As CEI brings suit before the D.C. Circuit Court of Appeals tomorrow challenging the constitutionality of unaccountable bureaucracies created by the Dodd-Frank “financial reform” law of 2010, it looks like we may have some high-profile company in litigation against Dodd-Frank’s Financial Stability Oversight Council (FSOC).
The FSOC is a secretive, unaccountable task force of financial bureaucrats of various agencies created to designate banks and other financial firms “systemically important,” or too-big-to-fail. In September, the FSOC preliminarily decreed insurer MetLife a “systemically important financial institution,” or SIFI.
As CEI argues in our legal challenge to the Dodd-Frank Act (including the FSOC’s role of identifying risk), the SIFI designation confers on a firm a strong competitive advantage, as investors and creditors know the government won’t let it fail. That’s why big banks and MetLife competitor American International Group (AIG), which have already received billions in taxpayer bailouts, have eagerly embraced their SIFI status.
But MetLife, to its credit, has publicly stated that it is not too big to fail and does not want the special privileges that come with SIFI status, nor the regulatory costs. MetLife chairman and CEO Steven A. Kandarian declared last year, “I do not believe that MetLife is a systemically important financial institution.”
Now, The Wall Street Journal reports that “MetLife Inc. doesn’t want to be tagged as “systemically important” and is preparing to possibly take the U.S. government to court to avoid it, people familiar with the matter said.” The insurance firm has hired Eugene Scalia, attorney with Gibson, Dunn & Crutcher, who has put forth successful suits against other provisions of Dodd-Frank.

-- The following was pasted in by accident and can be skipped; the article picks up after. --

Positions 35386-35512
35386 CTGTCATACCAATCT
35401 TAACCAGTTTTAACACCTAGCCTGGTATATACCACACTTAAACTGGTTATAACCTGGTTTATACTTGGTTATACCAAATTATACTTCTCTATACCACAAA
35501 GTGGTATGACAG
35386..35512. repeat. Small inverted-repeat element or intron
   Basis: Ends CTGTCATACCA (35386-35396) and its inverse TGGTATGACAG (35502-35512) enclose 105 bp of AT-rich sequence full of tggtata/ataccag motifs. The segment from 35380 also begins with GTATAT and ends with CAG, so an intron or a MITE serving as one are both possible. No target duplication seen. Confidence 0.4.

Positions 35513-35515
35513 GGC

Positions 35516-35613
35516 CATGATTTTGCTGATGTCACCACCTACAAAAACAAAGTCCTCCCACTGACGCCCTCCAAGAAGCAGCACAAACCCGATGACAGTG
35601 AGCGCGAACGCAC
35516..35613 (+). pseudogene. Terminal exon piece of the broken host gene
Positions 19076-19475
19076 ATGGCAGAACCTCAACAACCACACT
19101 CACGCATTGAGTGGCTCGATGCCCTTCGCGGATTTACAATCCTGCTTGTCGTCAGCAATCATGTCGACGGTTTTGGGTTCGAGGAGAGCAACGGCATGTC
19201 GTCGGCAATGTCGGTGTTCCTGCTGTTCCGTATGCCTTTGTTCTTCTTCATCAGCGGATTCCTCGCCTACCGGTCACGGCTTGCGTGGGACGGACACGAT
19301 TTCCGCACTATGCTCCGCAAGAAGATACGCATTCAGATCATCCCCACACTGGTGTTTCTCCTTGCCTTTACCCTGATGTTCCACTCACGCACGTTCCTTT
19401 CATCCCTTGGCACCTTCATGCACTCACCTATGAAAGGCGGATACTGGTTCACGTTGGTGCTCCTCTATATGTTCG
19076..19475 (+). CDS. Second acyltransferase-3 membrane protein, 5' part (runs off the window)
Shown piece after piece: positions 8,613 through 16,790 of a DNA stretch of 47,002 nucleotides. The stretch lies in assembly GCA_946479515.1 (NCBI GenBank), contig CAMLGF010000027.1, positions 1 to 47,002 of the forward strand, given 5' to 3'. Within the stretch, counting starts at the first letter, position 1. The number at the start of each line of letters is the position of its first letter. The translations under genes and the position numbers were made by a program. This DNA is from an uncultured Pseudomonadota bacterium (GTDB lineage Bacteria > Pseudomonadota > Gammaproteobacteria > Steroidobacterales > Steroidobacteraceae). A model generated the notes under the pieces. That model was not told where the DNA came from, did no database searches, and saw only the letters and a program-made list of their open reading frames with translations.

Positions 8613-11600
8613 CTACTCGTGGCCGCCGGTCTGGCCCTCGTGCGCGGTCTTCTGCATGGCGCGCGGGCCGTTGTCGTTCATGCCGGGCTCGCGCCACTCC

What is remarkable about the MetLife designation is that it has seemed to attract opposition in every political corner. While there has been some knee-jerk defense of FSOC by The New York Times—Paul Krugman’s circular reasoning in his fawning Rolling Stone piece on the achievements of the administration is that designating MetLife as a SIFI must be good because “MetLife is making an all-out effort to be kept off the SIFI list”—some liberals usually at swords ends with CEI on financial regulation are saying that the FSOC’s action toward MetLife just don’t make any sense.
New York State Superintendent of Financial Services Benjamin Lawsky, for instance, is relentlessly and wrongheadedly pursuing Bitcoin and online lenders. But as MetLife’s primary state regulator, he questioned FSOC planned designation of FSOC as a SIFI in a recent letter.
MetLife does not engage in any non-traditional, non-insurance activities that create any appreciable systemic risk; that, in the event that MetLife or one or more of its insurance subsidiaries were to fail, DFS [Department of Financial Services] and other state regulators would be able to ensure an orderly resolution of the enterprise; and that MetLife’s life insurance businesses already are closely and carefully regulated by DFS and other regulators.
And, as I wrote recently in National Review, even arch-liberal Sen. Sherrod Brown (D-Ohio) called absurd the bank-like capital rules that go along with insurers being designated as SIFIs. “I want strong capital standards, but they have to make sense,” Brown said. “Applying bank standards to insurers could make the financial system riskier, not safer.”
Yet FSOC has very little accountability to Congress, no matter which party is in charge. My CEI colleague Iain Murray recently laid out how the constitutional defects in FSOC and the Consumers Financial Protection Bureau—which we are challenging—lead directly to their abuses of power. As he concludes, “the nation as a whole needs injunctive relief from these provisions of Dodd-Frank.” We hope the courts and Congress will grant it.